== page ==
A historic Austin church wants to redevelop a block and a half of downtown into a facility for affordable community use, and it's looking for partners.
First Austin Baptist Church was founded in 1847, but the modernist building at 901 Trinity Street has been its home since 1970. It also owns the adjacent half-block and parking garage at 811 Trinity Street.
The church is looking to redevelop its 110,000-square-foot facility at Ninth and Trinity streets into "affordable space for childcare, arts venues, places of worship, and public gatherings downtown," according to a press release. It hopes to find a "philanthropist, foundation, arts patron, or other partner willing to think creatively and invest in the renovations needed" to fulfill its vision of "serving the community on a larger scale while remaining a place of worship."
Leaders "radically inclusive" First Austin considered relocating and selling the property but "felt downtown better suited the church’s commitment to social justice, racial reconciliation, and LGBTQ+ issues," according to the press release.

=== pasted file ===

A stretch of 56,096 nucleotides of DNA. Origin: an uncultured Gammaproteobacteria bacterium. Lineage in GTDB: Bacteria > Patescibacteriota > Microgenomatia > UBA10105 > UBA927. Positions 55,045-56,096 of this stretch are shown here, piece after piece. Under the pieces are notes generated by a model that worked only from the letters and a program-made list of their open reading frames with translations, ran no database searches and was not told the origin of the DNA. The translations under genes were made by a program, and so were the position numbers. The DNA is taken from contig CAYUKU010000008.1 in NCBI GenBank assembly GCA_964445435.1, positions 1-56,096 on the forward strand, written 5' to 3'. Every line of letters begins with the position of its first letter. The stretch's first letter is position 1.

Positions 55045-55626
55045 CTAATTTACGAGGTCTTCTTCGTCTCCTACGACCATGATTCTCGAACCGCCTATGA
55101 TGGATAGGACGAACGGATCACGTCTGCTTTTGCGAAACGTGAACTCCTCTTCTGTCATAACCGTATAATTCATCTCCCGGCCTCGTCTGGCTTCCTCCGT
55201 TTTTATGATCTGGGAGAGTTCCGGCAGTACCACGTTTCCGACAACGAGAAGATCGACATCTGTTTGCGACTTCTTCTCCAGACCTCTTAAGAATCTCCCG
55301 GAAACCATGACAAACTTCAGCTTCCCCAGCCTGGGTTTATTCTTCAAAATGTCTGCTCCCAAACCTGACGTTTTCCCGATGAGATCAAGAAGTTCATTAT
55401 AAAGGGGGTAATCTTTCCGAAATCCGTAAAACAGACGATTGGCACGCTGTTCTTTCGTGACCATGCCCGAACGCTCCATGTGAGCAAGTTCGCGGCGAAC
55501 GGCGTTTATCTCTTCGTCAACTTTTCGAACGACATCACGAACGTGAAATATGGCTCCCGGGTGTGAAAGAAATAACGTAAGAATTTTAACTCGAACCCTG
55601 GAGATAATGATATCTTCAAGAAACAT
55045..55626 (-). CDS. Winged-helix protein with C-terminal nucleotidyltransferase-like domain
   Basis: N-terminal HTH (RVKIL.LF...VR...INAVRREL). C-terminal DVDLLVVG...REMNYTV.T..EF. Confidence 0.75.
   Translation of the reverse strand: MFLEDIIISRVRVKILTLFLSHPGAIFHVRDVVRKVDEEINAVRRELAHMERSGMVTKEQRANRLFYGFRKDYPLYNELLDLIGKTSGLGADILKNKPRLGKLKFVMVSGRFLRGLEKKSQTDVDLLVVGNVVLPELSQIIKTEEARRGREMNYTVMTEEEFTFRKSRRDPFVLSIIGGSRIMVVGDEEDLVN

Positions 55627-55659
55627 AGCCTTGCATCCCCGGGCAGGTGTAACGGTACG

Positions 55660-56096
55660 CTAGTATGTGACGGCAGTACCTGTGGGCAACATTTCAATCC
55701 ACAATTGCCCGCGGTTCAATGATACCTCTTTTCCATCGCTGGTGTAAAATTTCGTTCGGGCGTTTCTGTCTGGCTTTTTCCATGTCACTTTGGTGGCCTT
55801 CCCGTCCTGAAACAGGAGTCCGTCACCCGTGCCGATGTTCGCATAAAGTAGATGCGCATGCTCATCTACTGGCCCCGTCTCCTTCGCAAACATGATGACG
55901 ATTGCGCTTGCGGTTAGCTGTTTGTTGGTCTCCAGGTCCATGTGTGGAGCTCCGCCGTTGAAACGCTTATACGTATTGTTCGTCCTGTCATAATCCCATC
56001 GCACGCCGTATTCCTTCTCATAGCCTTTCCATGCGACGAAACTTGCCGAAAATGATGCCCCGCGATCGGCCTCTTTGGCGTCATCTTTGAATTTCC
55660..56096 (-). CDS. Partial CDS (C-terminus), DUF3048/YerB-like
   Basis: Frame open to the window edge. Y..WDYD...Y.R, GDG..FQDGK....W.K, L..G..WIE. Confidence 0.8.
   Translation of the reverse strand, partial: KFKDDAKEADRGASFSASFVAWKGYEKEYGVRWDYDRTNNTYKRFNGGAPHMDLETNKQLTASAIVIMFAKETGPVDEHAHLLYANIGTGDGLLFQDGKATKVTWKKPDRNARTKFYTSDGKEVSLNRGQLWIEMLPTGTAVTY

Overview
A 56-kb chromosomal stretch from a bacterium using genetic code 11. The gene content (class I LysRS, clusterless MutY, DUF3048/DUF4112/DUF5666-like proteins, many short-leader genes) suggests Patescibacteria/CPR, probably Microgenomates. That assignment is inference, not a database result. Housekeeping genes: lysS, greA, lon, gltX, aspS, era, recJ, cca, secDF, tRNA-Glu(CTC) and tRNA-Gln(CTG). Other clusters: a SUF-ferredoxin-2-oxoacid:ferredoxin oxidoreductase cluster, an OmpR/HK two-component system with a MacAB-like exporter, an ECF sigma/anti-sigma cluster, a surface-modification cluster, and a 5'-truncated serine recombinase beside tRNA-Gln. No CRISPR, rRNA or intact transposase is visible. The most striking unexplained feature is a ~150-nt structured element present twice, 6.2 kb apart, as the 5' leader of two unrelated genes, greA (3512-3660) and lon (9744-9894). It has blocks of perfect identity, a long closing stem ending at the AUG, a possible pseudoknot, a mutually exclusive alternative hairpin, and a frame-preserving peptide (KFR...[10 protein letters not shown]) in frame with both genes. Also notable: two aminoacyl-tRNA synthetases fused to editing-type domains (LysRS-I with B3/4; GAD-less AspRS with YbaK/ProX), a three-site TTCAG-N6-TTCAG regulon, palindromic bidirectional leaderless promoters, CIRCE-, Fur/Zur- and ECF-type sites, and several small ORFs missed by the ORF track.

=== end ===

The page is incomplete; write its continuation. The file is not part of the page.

A block of the church's property is on one of the four public squares envisioned as civic spaces by Edwin Waller in his 1839 downtown plan.
“We looked at the offers and just didn’t want to take the money and run to a safe space to rebuild,” First Austin's Griff Martin said. “We were called to be a downtown church, so we started thinking about what downtown Austin needs today — affordable childcare, more venues for live music and visual arts, and more public spaces for people of all faiths to join together in new ways."
First Austin's facilities are home to the 150-seat Black Box Theater, which hosts around 30 shows a year, and businesses such as Book People, SXSW, and Alamo Drafthouse have rented its 1,000-person sanctuary for large events. A German-immersion preschool leases the church's bottom floor.
First Austin is also “in conversation with another downtown congregation that’s considering selling its property and co-locating with First Austin," said Greg Milligan, one of the project leaders. The church wants retain part of the church sanctuary but is "open to making major changes to the building as well as selling a partial interest in the full block and a half to individuals and organizations with aligned visions and goals," according to the release.